Friday, October 23, 2009

Romeo, Oh Romeo!

We all know the tale of Romeo and Juliet, a story of passion, betrayal and death. What we shall reveal here is the sensational, extraordinary and shocking case of discrimination related to this story, which did not occur in the Middle Ages, but now, in the 21st century! Prepare yourselves to be amazed!
The dictionaries of the English language (both Adrian’s favourite, Collins Scrabble Dictionary, and my favourite, the Oxford English Dictionary) list “romeo” as a common noun meaning “a lover, a passionate admirer; a seducer, a habitual pursuer of women”. Yet “juliet” does not appear anywhere except in the phrase “Juliet cap” (“a small, round cap of wide, open mesh, usually decorated with pearls or other jewels, similar to that worn on the stage by Shakespeare's Juliet”), where it is still a proper noun which cannot be used in Scrabble. This leads to the obvious conclusion that, while “romeo” has come to designate a prototype, the universal and eternal lover, Juliet has been banished to the realm of frilly and by now completely outdated accessories.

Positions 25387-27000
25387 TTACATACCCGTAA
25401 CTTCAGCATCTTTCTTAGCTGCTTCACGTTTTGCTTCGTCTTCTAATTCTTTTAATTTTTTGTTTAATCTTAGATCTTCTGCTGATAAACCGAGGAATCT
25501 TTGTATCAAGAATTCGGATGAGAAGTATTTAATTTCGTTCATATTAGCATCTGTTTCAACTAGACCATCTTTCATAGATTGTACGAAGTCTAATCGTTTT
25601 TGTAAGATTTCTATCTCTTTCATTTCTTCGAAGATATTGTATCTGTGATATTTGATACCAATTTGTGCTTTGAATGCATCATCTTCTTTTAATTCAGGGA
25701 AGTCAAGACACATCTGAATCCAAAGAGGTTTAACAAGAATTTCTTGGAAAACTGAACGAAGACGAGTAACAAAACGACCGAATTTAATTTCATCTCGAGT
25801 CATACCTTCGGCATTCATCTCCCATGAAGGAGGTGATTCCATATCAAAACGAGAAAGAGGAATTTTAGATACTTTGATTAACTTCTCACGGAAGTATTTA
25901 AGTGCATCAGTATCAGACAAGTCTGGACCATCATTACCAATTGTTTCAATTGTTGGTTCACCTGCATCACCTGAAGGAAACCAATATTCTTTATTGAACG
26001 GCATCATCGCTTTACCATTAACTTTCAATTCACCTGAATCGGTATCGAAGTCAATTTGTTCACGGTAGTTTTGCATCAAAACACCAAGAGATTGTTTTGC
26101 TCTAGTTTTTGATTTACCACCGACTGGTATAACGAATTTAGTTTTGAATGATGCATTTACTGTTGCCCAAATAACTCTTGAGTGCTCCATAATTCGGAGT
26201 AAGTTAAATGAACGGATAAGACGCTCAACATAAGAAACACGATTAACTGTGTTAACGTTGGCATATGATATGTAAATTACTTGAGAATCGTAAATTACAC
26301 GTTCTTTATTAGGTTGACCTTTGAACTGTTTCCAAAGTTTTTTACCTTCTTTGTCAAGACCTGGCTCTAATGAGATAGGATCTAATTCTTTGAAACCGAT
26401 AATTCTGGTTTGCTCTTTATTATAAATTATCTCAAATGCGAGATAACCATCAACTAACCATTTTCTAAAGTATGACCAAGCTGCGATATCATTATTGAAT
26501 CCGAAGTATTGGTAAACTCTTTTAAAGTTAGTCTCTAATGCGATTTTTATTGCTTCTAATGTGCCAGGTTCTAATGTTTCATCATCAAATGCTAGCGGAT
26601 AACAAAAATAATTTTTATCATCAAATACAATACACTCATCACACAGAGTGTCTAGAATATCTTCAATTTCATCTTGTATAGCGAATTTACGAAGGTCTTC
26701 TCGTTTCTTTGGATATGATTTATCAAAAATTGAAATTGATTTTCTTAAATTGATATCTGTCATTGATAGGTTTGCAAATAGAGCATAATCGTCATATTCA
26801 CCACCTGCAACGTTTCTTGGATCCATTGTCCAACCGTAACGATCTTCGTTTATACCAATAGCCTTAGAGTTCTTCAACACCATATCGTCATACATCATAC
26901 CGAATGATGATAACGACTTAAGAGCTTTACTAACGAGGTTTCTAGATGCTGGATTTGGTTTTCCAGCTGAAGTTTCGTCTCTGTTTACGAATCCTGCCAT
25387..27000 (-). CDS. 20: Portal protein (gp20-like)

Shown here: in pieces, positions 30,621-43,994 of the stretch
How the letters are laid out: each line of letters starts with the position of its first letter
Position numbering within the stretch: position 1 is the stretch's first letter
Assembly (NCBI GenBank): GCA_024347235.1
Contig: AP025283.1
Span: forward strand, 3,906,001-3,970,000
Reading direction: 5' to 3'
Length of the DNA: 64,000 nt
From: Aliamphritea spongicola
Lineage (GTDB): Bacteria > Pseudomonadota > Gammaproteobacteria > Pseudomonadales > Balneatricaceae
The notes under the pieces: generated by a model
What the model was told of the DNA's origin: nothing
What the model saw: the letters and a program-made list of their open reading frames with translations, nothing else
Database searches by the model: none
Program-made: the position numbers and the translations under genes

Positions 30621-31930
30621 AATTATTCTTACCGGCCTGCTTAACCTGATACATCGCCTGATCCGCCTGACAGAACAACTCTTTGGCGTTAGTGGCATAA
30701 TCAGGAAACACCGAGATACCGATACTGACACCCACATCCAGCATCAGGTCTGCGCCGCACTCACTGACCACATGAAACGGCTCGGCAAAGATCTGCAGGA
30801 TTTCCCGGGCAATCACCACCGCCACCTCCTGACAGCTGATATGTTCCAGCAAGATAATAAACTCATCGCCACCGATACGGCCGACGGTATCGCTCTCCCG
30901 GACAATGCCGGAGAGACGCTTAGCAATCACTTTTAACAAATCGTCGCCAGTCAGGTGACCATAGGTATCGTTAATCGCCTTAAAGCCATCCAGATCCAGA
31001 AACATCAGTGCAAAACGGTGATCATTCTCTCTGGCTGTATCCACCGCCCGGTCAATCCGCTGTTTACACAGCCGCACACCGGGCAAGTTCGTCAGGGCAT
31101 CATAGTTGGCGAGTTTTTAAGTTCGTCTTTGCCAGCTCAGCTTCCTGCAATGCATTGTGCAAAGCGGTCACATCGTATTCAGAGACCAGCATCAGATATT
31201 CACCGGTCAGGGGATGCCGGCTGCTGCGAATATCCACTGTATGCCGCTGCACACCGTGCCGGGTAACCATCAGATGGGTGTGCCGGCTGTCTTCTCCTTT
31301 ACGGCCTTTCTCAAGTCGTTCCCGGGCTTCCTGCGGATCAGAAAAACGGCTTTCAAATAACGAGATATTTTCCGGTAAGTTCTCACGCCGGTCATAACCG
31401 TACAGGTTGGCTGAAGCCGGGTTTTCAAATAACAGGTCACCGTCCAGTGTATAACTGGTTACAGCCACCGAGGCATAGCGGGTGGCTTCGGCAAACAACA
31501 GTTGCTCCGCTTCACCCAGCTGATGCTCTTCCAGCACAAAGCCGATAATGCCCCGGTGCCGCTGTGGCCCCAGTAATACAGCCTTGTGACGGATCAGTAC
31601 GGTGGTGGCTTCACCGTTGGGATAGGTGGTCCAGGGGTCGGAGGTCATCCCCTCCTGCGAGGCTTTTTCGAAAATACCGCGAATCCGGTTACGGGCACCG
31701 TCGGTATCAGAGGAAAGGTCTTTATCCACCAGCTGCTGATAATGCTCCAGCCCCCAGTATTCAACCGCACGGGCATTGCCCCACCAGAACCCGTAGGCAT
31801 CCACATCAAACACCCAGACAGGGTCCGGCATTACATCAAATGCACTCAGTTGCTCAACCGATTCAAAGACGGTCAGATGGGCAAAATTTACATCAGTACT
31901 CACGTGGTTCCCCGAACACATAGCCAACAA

What poison, daggers and generation-long hatred failed to do, the dictionaries successfully achieved: they separated Romeo and Juliet! We are expecting, of course, a wave of protests more or less violent from word lovers or simply lovers around the world, but we wanted to be the first to draw your attention to the potential linguistic dangers lurking inside the dusty tomes.
As an illustration for this article, in order not to be accused of copyright infringement, we chose a photo from our engagement ceremony. Feel free to comment. :)

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